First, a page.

/**
 * @title XRC20 Token
 * @dev This is the a XinFin Network Compatible XRC20 token.
 */

contract XRC20Token {

    string public name;
    string public symbol;
    uint8 public decimals;

    uint256 private _totalSupply;
    
    mapping(address => uint) private balances;
    mapping(address => mapping(address => uint)) private allowances;
 
    // Notice we indexed only the ADDRESSES in Approval and Transfer since it 
    // would be not practical to filter transactions nor approvals by value.
    
    event Approval(address indexed owner, address indexed spender, uint value);
    event Transfer(address indexed from, address indexed to, uint value);
      
    // To be Continued ... 

}

πŸ’΅ Methods

We need to create the six methods mentioned in πŸ“° About XRC20 Tokens (totalSupply, balanceOf, allowance, transfer, approve and transferFrom), as well as a constructor that is a function called only once when the contract is deployed. In the latter, we can attatch information such as the token name, decimals and/or initial token supply:

// SPDX-License-Identifier: MIT
pragma solidity >=0.8.0 <0.9.0;

/**
 * @title XRC20 Token
 * @dev This is the a XinFin Network Compatible XRC20 token.
 */

contract XRC20Token {

    string public name;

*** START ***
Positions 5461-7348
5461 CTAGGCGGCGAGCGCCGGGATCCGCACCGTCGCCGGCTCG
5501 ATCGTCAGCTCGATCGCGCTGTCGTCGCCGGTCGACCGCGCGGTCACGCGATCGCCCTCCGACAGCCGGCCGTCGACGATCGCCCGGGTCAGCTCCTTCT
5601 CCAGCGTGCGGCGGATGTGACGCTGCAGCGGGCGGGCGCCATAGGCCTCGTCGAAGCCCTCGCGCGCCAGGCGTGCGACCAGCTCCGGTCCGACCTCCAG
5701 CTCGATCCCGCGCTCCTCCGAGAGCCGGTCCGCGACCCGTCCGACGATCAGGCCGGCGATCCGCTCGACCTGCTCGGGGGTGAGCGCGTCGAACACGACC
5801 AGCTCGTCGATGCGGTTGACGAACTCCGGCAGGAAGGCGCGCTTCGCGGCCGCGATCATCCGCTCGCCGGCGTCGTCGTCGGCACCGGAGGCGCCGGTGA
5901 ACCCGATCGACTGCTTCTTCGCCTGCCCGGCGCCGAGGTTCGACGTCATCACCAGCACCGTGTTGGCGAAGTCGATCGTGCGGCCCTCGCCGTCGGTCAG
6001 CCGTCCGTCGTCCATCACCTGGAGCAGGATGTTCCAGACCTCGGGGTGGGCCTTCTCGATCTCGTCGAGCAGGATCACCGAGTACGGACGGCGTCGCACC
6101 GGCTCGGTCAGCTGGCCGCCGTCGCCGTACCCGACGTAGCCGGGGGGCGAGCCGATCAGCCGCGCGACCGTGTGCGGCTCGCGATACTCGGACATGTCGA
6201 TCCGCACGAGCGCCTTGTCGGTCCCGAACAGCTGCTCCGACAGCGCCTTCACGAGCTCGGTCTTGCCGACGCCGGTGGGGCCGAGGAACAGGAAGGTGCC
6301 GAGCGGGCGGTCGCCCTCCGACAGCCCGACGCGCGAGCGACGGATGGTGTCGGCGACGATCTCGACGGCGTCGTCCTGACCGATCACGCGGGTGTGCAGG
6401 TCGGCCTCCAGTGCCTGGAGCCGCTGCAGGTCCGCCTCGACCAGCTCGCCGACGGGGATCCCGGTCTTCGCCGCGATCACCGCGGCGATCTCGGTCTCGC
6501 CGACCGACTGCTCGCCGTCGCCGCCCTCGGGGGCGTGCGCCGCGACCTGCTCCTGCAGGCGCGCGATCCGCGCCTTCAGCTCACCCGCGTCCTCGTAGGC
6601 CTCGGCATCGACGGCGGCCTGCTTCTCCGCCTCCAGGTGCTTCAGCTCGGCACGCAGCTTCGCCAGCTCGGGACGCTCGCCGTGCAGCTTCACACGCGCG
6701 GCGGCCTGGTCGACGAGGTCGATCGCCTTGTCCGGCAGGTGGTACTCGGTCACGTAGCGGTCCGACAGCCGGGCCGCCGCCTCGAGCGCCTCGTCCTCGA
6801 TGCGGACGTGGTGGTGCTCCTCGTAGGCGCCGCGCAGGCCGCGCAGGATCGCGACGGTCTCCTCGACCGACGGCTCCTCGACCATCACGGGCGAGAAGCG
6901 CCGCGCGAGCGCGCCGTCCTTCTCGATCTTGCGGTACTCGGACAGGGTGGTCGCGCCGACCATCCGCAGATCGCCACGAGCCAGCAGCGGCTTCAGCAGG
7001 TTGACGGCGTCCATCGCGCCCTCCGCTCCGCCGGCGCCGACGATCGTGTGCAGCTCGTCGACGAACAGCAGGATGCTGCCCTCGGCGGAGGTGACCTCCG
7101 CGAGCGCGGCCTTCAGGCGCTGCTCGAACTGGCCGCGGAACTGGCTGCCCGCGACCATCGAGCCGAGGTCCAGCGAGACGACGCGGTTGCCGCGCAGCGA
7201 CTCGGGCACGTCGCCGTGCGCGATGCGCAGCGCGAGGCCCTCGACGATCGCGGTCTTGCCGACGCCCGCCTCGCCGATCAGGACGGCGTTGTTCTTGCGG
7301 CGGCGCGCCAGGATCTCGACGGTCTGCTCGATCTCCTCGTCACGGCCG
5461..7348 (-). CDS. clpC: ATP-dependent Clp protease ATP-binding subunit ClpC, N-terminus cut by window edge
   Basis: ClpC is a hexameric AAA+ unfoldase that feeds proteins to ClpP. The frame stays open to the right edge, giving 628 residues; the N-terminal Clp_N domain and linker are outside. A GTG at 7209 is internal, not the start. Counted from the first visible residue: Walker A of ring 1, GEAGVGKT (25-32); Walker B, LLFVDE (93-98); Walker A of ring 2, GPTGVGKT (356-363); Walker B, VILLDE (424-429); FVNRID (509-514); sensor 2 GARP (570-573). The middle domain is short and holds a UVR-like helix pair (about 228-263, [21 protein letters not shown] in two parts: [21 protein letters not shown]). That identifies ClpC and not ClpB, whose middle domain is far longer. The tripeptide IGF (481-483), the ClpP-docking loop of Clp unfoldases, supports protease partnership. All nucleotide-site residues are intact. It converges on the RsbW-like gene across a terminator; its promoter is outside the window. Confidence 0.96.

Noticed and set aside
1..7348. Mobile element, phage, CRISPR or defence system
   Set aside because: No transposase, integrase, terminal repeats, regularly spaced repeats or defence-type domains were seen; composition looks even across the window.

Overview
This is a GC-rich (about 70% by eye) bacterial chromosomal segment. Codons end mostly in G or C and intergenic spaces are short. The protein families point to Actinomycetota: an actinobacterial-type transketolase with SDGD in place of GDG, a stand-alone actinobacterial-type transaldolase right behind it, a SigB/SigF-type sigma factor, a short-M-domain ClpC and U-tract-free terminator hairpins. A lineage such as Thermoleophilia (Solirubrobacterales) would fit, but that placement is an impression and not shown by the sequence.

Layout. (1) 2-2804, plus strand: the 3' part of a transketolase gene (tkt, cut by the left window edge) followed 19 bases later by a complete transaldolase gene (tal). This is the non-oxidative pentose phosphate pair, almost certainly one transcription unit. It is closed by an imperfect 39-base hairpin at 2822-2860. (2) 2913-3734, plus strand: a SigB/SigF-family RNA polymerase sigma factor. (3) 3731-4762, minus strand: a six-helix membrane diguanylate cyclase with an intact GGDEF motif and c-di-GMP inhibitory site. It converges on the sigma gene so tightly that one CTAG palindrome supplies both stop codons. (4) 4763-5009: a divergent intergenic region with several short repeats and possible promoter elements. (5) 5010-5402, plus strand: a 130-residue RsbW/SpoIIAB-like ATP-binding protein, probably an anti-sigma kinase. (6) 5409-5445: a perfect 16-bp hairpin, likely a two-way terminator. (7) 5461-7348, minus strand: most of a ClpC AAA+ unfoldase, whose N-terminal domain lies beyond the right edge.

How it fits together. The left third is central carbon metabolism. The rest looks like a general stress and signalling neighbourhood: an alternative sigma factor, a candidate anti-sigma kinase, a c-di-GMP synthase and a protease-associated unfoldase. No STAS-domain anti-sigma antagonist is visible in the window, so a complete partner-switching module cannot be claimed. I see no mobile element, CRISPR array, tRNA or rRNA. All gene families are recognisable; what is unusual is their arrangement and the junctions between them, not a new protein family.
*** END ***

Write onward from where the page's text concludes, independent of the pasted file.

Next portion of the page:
string public symbol;
    uint8 public decimals;

    uint256 private _totalSupply;
    
    mapping(address => uint) private balances;
    mapping(address => mapping(address => uint)) private allowances;
    
    event Approval(address indexed owner, address indexed spender, uint value);
    event Transfer(address indexed from, address indexed to, uint value);
      
    constructor(string memory _name, string memory _symbol, uint8 _decimals, uint256 _initialSupply) {
        name = _name;
        symbol = _symbol;
        decimals = _decimals;

        _totalSupply += _initialSupply * 10 ** decimals;
        balances[msg.sender] = _totalSupply;
        emit Transfer(address(0), msg.sender, _totalSupply);
    }

    function totalSupply() public view virtual returns (uint256) {
        return _totalSupply;
    }

    function balanceOf(address account) public view virtual returns (uint256) {
        return balances[account];
    }

    function allowance(address owner, address spender) public view virtual returns (uint256) {
        return allowances[owner][spender];
    }

    function transfer(address recipient, uint amount) external returns (bool) {
        balances[msg.sender] -= amount;
        balances[recipient] += amount;
        emit Transfer(msg.sender, recipient, amount);
        return true;
    }

    function approve(address spender, uint amount) external returns (bool) {
        allowances[msg.sender][spender] = amount;
        emit Approval(msg.sender, spender, amount);